The unmaking of community: the destruction of Trstenik
Trstenik, a village lower in the hills than Krushevo, was also established by Vlach refugees from Moschopolis in the eighteenth and nineteenth centuries. According to local accounts it had ninety three houses at its largest. The livelihood of its inhabitants came from their work abroad, either as tinsmiths or masons or in other trades. In keeping with practices that were common among the Christian population of the area throughout the nineteenth and twentieth centuries, men travelled abroad to work while their families stayed at home.  Over an extended period, though, Trstenik was abandoned, as family after family left for Krushevo. This gradual erosion of the village, again according to local versions, was caused by the proximity of the village to two others, Vrboec and Aldanci, whose inhabitants terrorised the residents of Trstenik, and made their lives intolerable. This took place during the Ottoman period, when various sources report that Christians had little recourse to the law if their complaint was against a Moslem. Krushevo, as a Christian town which enjoyed a privileged position, including the protection of an Ottoman garrison, offered greater security to the householders of the village. 
Following Ottoman rule, Trstenik was still inhabited. It remained so until World War II when there were still three houses there. By the end of the war, only one house was inhabited. The story of its destruction is that its owner was a supporter of the partisans and that someone indicated this by writing a partisan slogan on the wall. When Bulgarian forces, who occupied the area between 1941 and 1944, passed by the village they set fire to the last house. Similar marks of resistance are recorded in an account of World War II by Ristevski (1983), who records his workers' group painting slogans at the various springs of the town. Within the town of Krushevo the Bulgarian response was to wash them off because they aimed to convert rather than oppress the population. In Trstenik, elsewhere reported as a partisan stronghold, conditions were different and historical destruction was a result.
As a social unit, the village of Trstenik was depopulated by a system which made it impossible for the Christian villagers to hold their ground. The final house was destroyed because it was used to make an explicit statement of resistance to the Bulgarians. In this narrative of the physical destruction of Trstenik, two different processes are clearly marked: the last house was burned in response to a wilful provocation, but it was the last house only because longer term processes had already been at work, in which a regime created conditions under which one group was forced to relocate to escape oppression. Who or what, then, destroyed Trstenik? Two processes, set in motion by different kinds of human interaction, combined with the effects of time and natural decay to efface the village as a practised space.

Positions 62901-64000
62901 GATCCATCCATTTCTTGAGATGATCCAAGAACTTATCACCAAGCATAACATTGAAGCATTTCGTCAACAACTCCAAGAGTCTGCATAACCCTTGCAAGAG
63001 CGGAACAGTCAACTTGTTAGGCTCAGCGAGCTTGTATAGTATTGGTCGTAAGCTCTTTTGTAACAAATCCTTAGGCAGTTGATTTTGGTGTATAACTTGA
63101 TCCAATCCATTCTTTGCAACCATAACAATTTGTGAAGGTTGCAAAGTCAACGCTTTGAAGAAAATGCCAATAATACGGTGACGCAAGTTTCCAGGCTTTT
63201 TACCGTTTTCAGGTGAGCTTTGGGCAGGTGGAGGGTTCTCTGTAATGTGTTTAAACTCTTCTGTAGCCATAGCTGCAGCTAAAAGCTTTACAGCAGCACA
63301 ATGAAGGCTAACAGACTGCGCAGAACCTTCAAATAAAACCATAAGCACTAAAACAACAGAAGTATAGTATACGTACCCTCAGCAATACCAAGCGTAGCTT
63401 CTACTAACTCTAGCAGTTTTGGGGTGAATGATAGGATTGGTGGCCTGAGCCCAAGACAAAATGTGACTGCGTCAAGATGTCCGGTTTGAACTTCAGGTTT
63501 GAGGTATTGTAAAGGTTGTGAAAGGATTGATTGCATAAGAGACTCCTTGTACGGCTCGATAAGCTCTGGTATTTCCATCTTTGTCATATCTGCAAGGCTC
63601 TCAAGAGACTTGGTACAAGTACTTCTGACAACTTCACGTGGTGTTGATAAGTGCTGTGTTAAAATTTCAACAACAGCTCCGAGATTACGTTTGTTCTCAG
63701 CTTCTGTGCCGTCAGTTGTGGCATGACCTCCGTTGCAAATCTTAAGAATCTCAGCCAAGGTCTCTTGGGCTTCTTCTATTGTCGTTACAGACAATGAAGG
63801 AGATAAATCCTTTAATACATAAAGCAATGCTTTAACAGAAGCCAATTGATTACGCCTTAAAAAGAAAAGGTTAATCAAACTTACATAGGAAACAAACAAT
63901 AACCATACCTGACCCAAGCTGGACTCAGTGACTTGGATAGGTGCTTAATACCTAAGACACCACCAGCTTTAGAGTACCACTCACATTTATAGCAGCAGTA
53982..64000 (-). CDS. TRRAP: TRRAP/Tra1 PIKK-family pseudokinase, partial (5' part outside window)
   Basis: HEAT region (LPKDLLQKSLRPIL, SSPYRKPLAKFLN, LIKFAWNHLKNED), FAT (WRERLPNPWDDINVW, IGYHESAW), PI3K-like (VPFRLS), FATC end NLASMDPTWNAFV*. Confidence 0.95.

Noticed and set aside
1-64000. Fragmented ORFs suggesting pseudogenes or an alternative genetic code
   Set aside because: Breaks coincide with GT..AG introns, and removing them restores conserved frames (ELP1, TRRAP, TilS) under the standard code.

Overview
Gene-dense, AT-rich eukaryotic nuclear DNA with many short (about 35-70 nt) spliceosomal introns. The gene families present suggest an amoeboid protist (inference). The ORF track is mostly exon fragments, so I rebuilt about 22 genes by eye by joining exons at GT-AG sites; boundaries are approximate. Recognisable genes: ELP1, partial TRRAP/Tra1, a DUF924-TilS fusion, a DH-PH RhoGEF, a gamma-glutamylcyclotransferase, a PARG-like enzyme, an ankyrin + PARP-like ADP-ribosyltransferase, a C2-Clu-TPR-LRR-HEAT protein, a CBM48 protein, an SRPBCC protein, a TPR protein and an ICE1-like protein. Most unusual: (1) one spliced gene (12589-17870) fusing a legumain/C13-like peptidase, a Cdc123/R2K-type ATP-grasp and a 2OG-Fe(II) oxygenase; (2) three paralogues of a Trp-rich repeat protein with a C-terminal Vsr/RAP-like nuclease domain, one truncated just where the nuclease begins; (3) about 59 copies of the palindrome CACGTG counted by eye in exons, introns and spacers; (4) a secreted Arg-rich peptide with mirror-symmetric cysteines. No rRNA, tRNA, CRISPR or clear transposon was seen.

Now in the 1990s, the old man who provided this narrative is seeking to reclaim something of his family's local heritage. There is no question of his returning to live in the village – his initiative, and that of the collective to which he belongs, is to reclaim the symbolic space. He is heading a local initiative to rebuild the village church. One of the threads of his narrative is the difficulties that they face in acquiring money for their project; it is not state-funded, but relies on local labour and contributions. Their goal is to reclaim a ruined site, and turn it back into a site of collective activity. Although a national church is involved, this activity lies outside the purview of the state – it is local activism, which responds to a loss in the past.
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7. The term used to decsribe such migratory labour in modern Macedonian is pechalba.
8. It should be noted that this narrative of local emigration to higher ground from a village with Moslem neighbours is repeated elsewhere in the region of Macedonia. In the summer of 1997, I encountered a cognate version in the village of Akritas, formerly known as Buf, in Northern Greece.